Grade Levels: 3-5, 6-8, K-3

In the BrainPOP ELL movie, Return to School (L3U2L3), it is the end of summer vacation, and Ben and Moby are preparing to return to school. From multi-colored notebooks to prewashed jeans, Ben has gone overboard with his back-to-school shopping! In this lesson plan, adaptable for grades K-8, students will identify and classify words with prefixes, define those words using evidence in the movie, and create a game with prefixes and base words.

Lesson Plan Common Core State Standards Alignments

Students will:

  1. Identify and classify words with prefixes.
  2. Find evidence in the movie that illustrates the meaning of the words with prefixes.
  3. Create a game with prefixes and base words.



For Activity 1, Prefix Chart, prepare a Prefix Chart and make a copy for each student, or have students create their own charts. The column headings are the following prefixes from the movie: re – over – under – out – pre – sub – trans – uni – bi – tri – multi-.

For Activity 2, Find the Evidence, prepare a two-column Find the Evidence chart and make a copy for each student, or have students create their own charts. Label the first column “Words,” and label the second column “Explanations.”

Lesson Procedure:

  1. Prefix Chart. Before watching the movie Return to School (L3U2L3), ask students how they prepare for back-to-school at the end of summer. As students watch the movie, have them fill in the words they hear that have prefixes in the correct column in the Prefix Chart (see Preparation). Differentiate instruction by turning closed-captioning on or off. After the movie, discuss the words in each column, and the meaning of the prefixes. Challenge students to add other words they know to each column, and to continue adding to the chart as they find new words. Remind students that prefixes can help them figure out the meaning of unknown words.
  2. Find the Evidence. In a repeated viewing of the movie Return to School (L3U2L3), instruct students to listen for sentences or other clues in the movie that help them understand the meaning of the words with prefixes. The evidence can be a paraphrase or restatement, a clarifying sentence that gives them a clue to the meaning, or even an image that explains the meaning. Have students record their findings on a chart. For example: Overdid - "I really did get a lot." Oversized – "Everything will fit inside it." Multiple – We see undershirts in several colors.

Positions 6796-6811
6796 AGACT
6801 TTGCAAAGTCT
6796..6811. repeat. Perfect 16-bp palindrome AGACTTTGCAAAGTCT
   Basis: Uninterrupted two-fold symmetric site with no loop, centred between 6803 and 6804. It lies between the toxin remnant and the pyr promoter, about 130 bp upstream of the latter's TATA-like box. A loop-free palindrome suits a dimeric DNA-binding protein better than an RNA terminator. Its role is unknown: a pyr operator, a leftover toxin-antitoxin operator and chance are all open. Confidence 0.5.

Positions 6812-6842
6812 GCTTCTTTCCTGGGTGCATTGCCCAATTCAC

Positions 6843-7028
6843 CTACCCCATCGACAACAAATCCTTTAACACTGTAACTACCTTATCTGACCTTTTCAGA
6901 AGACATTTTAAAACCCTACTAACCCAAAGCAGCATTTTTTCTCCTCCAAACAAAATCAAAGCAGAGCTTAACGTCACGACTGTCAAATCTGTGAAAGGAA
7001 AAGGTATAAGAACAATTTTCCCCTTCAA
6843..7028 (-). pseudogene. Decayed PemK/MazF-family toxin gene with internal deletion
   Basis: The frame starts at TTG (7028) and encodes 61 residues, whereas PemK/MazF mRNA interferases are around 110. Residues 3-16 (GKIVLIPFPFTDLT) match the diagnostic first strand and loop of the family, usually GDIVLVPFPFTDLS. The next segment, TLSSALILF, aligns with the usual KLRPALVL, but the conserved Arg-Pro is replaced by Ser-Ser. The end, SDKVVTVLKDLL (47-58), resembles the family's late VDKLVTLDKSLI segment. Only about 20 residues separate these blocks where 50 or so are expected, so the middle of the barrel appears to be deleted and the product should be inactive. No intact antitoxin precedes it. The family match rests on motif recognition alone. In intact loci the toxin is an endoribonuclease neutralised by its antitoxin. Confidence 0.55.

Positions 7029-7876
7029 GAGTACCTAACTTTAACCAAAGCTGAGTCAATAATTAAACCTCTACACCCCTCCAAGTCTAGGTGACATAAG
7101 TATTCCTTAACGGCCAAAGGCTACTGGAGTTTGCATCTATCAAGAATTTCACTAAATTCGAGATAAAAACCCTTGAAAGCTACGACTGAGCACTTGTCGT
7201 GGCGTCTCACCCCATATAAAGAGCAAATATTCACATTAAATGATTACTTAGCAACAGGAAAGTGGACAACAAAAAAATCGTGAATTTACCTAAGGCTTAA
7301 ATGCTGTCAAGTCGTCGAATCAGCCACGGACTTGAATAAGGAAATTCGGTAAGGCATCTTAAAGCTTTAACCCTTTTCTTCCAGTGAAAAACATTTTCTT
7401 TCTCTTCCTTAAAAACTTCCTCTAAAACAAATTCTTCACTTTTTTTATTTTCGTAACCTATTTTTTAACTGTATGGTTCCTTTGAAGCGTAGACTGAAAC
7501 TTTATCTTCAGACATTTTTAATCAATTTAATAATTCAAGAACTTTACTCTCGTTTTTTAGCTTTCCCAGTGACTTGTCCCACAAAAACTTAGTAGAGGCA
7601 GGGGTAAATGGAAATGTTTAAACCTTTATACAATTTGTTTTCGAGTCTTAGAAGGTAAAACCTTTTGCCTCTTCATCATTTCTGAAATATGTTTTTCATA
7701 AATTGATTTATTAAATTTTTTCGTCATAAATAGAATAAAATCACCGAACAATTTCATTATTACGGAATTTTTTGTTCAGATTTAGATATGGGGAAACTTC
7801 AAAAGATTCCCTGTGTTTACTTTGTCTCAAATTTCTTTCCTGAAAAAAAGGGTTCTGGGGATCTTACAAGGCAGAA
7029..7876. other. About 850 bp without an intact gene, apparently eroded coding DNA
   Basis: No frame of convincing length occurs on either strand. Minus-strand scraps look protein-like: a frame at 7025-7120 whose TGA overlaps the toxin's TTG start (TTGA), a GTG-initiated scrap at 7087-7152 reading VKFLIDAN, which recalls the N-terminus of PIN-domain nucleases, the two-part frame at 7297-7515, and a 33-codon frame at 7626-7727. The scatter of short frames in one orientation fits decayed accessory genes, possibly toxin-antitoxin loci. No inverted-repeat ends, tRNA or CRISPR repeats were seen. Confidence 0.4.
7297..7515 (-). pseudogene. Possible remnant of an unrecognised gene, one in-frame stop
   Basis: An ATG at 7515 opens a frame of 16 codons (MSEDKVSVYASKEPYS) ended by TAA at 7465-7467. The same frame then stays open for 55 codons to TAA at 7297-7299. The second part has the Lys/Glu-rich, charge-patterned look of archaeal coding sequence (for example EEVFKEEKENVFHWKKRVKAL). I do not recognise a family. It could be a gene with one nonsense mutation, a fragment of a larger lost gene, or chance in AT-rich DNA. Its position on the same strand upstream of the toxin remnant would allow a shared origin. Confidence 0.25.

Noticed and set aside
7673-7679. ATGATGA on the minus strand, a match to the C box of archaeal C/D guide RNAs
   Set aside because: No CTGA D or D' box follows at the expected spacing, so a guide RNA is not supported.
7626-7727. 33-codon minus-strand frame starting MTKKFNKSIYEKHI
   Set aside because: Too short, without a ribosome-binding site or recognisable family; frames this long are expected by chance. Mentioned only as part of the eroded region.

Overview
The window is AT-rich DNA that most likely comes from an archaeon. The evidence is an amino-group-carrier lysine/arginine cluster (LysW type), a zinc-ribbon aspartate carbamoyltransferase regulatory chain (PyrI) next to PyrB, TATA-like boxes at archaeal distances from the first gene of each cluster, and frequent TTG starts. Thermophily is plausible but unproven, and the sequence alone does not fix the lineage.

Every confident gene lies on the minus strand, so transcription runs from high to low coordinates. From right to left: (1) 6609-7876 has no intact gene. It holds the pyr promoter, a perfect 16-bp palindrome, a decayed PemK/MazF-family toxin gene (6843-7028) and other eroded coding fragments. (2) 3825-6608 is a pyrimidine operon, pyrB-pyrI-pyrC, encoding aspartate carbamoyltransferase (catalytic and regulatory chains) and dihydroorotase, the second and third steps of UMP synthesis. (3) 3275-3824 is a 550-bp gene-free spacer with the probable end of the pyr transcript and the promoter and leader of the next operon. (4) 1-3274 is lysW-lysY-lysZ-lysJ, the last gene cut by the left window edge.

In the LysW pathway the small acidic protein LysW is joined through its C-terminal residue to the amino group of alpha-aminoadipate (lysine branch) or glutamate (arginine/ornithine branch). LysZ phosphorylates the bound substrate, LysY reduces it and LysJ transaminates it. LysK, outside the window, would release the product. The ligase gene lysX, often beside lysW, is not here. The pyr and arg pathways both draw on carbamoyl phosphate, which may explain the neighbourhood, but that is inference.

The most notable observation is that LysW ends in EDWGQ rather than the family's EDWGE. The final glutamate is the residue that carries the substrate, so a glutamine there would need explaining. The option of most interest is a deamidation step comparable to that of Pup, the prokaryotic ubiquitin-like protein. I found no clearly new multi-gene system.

3. Prefix Families. Watch the Grammar section of Return to School (L3U2L3). After viewing the segment for each prefix (re-, pre-, sub-), brainstorm other words the students might know. You can make a web on the board, and group the words according to their parts of speech for students to see word family patterns.
  4. Create a Prefix Game. In pairs or small groups, have students create a game using prefixes and base words. Instruct students to think of ten words that have a prefix. Distribute 10 index cards to each pair or group and instruct them to write the prefixes on five of the cards and the base words on the other five. They can use the Prefix Chart they created in Activity 1, or the Know More from Return to School (L3U2L3) for reference. Then have the pairs or small groups exchange their cards with another pair or group. Challenge students to play a memory game where they place the cards face down, and flip them to make a match between prefix and base word.

Extension Activities

Have students choose one of the prefixes they learned about and illustrate several words that use that prefix on posterboard. For ideas, encourage students to take a look at the Know More feature of Return to School (L3U2L3).

Have students write analogies with the vocabulary words from this lesson, or with any words with prefixes. For example:

Read is to preread as write is to ______________.
Comfortable is to uncomfortable as believable is to ________________.


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